Above you see all my medicinals on the left in front of the onions going gangbusters. This is primarly lemon balm, basils, peppermint, dill, thyme, oregano, sage, chives and a few more things. It is time to harvest them and begin to do some major drying. On the right is my mounded potatoes that have gone crazy. In the back left is my winter cold frame with kale, broccoli and cabbage spilling out of the frame. That will stay up all year for year around growing.
We are committed to raising endangered heritage livestock here at the farm. Here are a few of our chocolate turkeys that are very endangered and were the original turkeys of the South before the Civil War.
One of the things I love about living in East Tennessee is that its climate is such that our June months have in bloom those same plants that are in bloom in AUGUST up in New York. To truly have two more months of growing is awesome to us. Here are some of our antique hydrangeas that grace our walking path to the back yard.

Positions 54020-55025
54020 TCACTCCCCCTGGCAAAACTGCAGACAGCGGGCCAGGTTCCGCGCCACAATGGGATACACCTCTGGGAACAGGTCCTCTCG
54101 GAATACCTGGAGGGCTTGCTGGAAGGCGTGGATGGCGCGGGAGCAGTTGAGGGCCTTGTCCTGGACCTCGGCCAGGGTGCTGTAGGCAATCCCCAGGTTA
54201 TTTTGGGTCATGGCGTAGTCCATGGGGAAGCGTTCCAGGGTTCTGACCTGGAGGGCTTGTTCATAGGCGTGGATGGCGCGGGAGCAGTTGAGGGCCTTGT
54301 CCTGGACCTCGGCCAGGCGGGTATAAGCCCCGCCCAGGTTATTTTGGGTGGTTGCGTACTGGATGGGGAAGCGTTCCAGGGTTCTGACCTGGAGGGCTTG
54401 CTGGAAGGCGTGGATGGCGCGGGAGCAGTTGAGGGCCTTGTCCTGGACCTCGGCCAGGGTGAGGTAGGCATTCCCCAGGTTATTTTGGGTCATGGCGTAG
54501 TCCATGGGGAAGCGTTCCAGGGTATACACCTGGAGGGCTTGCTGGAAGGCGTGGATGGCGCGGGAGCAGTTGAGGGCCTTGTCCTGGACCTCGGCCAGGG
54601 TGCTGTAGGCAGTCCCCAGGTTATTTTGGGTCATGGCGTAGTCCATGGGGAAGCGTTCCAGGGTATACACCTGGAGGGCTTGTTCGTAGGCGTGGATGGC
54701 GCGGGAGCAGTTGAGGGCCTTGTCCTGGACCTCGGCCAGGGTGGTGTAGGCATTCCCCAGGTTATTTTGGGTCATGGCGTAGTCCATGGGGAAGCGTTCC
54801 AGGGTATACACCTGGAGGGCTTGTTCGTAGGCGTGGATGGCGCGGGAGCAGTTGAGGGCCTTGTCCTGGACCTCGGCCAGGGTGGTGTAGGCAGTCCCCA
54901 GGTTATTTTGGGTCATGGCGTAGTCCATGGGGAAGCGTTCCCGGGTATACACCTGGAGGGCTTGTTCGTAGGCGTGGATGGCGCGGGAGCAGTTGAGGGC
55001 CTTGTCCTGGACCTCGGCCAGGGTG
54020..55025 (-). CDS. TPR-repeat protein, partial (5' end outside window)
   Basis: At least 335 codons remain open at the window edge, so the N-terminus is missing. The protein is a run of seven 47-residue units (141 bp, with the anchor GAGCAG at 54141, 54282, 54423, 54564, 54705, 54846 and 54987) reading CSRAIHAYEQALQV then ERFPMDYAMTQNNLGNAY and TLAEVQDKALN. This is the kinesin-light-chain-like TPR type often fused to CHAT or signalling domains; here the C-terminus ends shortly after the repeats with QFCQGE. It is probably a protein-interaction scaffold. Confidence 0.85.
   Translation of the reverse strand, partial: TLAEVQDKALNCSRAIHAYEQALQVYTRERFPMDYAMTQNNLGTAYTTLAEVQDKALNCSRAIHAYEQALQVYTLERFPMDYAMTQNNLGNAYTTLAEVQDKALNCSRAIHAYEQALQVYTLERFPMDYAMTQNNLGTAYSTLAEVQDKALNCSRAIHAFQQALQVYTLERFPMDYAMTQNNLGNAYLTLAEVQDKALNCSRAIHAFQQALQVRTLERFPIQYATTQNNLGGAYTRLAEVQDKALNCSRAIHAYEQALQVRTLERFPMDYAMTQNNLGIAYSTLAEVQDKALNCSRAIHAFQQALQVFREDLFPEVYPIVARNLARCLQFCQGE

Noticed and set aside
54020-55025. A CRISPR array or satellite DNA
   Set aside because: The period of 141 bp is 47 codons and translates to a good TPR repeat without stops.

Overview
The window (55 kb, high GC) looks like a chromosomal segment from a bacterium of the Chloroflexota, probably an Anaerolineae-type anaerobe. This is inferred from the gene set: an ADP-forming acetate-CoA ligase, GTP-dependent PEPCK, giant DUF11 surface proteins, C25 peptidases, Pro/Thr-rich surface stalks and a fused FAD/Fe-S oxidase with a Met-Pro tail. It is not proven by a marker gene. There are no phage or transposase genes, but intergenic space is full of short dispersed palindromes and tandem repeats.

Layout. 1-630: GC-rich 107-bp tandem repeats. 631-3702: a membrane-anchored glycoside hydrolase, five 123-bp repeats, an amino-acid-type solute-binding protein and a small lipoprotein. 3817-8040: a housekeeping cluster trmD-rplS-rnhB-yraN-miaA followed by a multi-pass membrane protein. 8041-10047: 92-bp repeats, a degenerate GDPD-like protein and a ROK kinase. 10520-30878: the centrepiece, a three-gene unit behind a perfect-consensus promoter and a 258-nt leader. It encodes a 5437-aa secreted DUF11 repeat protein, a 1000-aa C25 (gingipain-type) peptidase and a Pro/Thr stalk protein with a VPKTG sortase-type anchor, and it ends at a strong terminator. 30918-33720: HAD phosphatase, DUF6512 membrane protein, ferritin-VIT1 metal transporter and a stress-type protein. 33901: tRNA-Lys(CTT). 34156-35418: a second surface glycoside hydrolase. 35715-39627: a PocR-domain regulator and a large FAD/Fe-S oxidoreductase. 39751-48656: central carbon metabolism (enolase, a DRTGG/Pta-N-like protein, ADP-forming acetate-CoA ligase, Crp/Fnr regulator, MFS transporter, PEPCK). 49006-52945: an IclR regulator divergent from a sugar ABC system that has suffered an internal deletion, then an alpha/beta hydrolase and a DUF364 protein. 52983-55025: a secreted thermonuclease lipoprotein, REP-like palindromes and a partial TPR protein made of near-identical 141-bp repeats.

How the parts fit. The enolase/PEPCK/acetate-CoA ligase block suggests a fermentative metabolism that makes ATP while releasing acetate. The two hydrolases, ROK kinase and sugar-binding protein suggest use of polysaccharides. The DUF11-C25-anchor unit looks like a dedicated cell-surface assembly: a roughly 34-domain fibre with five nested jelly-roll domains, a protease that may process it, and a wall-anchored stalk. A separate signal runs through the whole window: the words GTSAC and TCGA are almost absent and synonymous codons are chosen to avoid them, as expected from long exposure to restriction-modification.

Yet more examples of late May’s stunning beauty at our farm.
So above you can see that summer is here. The lawns are green, the flowers are in bloom and ferns grace the wrap around porch which is so customary to Southern living. I have always wanted a Victorian farmhouse and this one is truly one I have always dreamed of having.
One thing I also love about the Smokies is the clean fresh air. I am not sure you can notice, but the skies here are such beautiful baby blue. There is no pollution here and breathing in the fresh mountain air is like breathing paradise. This picture, with its vibrant blues and grees against white really captures for me the purity and cleanliness of good air and good living here in the Smokies.
Yes, this is our definition of a no fly zone, not like cities. I laugh. We just bathed our horses and they are loving the fact there are no flies up here in the ring and they can roll around in warm sand. Happy horses we have!